Tuesday, October 18, 2005

Give backs v. Health Care Now!


On October 17, the United Auto Workers Union agreed to give in the General Motors' claim that it would go bankrupt if it kept on paying for all the health care it had promised its workers. Business reporters are crowing over the deal. Here's a sample from the union busting Detroit Free Press:

The fallout from Monday's deal will be felt by every Michigan schoolteacher, municipal worker or other employee whose wage-and-benefit package was modeled on the auto industry contracts of yesteryear. Say goodbye to the paternalistic employer that promised cradle-to-grave security.

Some predict that getting the rank and file to go along will be a tough sell for the UAW leadership:

"Why pick on a retired person with a fixed income?" asks David Shaw, 58, who worked in hourly and salaried jobs during 31 years at GM's Baltimore truck and bus plant. Shaw says, "GM has done a poor job in their management ... and because of their failure to do well in the market, they're claiming our costs are hurting them."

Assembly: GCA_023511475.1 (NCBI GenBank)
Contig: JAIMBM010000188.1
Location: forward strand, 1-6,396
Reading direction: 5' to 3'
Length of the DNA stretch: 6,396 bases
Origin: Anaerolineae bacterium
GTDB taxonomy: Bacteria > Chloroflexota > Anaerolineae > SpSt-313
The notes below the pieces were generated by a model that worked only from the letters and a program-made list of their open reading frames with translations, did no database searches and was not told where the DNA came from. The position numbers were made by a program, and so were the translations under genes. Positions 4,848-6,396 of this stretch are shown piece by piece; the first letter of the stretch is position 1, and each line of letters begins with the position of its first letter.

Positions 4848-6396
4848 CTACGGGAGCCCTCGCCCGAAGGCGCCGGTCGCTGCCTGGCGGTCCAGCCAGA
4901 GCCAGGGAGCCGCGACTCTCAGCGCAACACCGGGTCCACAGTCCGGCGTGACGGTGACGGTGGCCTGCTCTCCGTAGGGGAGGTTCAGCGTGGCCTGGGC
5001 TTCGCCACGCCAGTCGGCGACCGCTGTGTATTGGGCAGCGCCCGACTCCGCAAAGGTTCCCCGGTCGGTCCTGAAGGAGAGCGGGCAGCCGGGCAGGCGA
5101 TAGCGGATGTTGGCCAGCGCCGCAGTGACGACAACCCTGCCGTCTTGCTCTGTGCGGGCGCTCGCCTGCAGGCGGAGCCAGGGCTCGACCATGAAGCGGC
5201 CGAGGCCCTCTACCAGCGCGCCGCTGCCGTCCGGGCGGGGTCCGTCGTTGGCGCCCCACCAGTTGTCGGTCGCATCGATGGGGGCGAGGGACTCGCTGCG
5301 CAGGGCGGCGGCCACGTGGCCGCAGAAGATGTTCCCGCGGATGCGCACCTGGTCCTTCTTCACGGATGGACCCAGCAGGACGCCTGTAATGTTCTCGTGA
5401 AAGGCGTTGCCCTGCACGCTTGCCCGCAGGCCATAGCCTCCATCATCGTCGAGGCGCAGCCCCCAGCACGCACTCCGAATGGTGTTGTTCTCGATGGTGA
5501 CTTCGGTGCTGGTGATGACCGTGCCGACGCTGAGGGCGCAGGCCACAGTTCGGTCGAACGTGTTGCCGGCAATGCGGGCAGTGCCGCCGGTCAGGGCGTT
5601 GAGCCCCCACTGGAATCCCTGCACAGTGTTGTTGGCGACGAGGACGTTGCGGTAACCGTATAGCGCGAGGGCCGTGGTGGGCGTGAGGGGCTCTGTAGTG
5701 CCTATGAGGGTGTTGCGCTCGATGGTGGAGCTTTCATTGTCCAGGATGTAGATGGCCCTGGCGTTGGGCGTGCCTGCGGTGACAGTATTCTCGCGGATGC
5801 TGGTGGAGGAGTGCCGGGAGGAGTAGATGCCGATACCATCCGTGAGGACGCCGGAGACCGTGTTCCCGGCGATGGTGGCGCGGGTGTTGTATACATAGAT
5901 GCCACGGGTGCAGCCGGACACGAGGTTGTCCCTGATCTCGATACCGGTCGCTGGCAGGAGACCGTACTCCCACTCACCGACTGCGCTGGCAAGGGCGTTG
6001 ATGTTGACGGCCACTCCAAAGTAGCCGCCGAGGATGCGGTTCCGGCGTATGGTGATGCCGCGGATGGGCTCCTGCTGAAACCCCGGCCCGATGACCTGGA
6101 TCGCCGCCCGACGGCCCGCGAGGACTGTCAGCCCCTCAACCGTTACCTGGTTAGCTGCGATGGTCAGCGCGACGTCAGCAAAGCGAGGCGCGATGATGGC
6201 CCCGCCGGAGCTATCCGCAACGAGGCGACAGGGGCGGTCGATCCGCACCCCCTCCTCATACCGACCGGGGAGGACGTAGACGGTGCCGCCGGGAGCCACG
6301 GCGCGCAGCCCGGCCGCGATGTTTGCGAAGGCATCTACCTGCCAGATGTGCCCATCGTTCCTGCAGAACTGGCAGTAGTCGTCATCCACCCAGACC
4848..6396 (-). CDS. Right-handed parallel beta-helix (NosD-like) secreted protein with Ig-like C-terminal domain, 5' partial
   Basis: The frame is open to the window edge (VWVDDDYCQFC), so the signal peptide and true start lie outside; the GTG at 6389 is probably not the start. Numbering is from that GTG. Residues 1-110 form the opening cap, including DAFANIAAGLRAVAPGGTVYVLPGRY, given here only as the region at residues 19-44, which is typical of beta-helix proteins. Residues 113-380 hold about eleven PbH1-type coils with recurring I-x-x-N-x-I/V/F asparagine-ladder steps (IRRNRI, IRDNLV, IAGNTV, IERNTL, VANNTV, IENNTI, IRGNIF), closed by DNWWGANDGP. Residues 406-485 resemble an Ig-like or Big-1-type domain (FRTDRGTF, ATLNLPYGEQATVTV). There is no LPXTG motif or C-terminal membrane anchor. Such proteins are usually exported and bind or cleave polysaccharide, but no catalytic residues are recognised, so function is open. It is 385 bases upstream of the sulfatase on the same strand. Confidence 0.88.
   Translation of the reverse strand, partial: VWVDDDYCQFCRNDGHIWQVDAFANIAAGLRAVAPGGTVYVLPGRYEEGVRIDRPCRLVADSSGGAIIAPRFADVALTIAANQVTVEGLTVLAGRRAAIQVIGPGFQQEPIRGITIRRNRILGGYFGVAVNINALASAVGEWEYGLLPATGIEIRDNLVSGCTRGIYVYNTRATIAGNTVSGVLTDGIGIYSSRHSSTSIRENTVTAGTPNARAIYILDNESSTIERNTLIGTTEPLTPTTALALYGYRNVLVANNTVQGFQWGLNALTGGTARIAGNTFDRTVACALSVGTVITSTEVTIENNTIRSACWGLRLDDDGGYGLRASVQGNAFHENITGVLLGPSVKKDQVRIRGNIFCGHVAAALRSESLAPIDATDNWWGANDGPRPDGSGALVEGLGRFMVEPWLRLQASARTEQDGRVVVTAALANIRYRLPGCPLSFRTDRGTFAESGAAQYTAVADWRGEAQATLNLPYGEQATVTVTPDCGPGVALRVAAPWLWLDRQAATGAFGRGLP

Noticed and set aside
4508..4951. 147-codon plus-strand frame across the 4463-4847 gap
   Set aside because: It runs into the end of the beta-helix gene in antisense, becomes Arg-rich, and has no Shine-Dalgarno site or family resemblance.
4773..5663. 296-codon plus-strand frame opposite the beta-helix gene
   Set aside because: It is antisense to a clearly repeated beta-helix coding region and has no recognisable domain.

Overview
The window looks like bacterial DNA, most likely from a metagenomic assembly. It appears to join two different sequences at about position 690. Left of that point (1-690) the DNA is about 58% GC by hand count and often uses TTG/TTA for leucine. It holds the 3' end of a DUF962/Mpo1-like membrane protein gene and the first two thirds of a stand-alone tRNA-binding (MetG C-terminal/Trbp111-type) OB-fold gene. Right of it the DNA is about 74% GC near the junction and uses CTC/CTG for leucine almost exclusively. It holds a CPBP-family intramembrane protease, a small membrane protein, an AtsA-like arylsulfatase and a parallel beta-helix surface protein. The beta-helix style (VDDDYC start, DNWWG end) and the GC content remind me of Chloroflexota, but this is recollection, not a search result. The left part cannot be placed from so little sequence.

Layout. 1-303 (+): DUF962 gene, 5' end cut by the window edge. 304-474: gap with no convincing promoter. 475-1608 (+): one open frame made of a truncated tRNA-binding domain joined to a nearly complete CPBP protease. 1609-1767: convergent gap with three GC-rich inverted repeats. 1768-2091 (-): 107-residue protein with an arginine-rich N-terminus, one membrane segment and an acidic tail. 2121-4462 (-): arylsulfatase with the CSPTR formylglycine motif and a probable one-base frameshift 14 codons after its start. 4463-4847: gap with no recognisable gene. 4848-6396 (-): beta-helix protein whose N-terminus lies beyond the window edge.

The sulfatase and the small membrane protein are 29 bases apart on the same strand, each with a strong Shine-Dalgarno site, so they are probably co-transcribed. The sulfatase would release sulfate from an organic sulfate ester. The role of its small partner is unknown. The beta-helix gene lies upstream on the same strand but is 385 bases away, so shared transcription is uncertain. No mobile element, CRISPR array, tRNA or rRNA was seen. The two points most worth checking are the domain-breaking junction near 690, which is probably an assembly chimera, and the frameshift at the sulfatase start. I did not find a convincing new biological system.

Still most expect the giveback agreement to pass when the union votes; workers fear that GM is really sinking and will sacrifice to keep their jobs.

The same day I had the privilege of attending a meeting in Dearborn, MI, put on by the Coalition for Health Care NOW! CHCNOW! promotes "a universal, single payer health care system with leadership from the labor movement in coalition with community organizations." They are close to Rep. John Conyers, advocating for his U.S. Health Insurance Act, H.R. 676. (Conyers was scheduled to speak but bowed out at the last minute to be in DC.) Speaker after speaker hammered away against for-profit, commoditized health care and for a system that keeps "Everybody in; nobody out." Years of analysis, strategizing, organizing and devotion to prinicple reside in this coalition. And no one was kidding themselves that this fight would be easy; ironically, the meeting was held in a UAW hall.

Here are some pictures.





It was a good sized crowd, 200 or more.


Not everyone was an old hand.


Sone folks were out of a different labor tradition; these good people fed us dinner.

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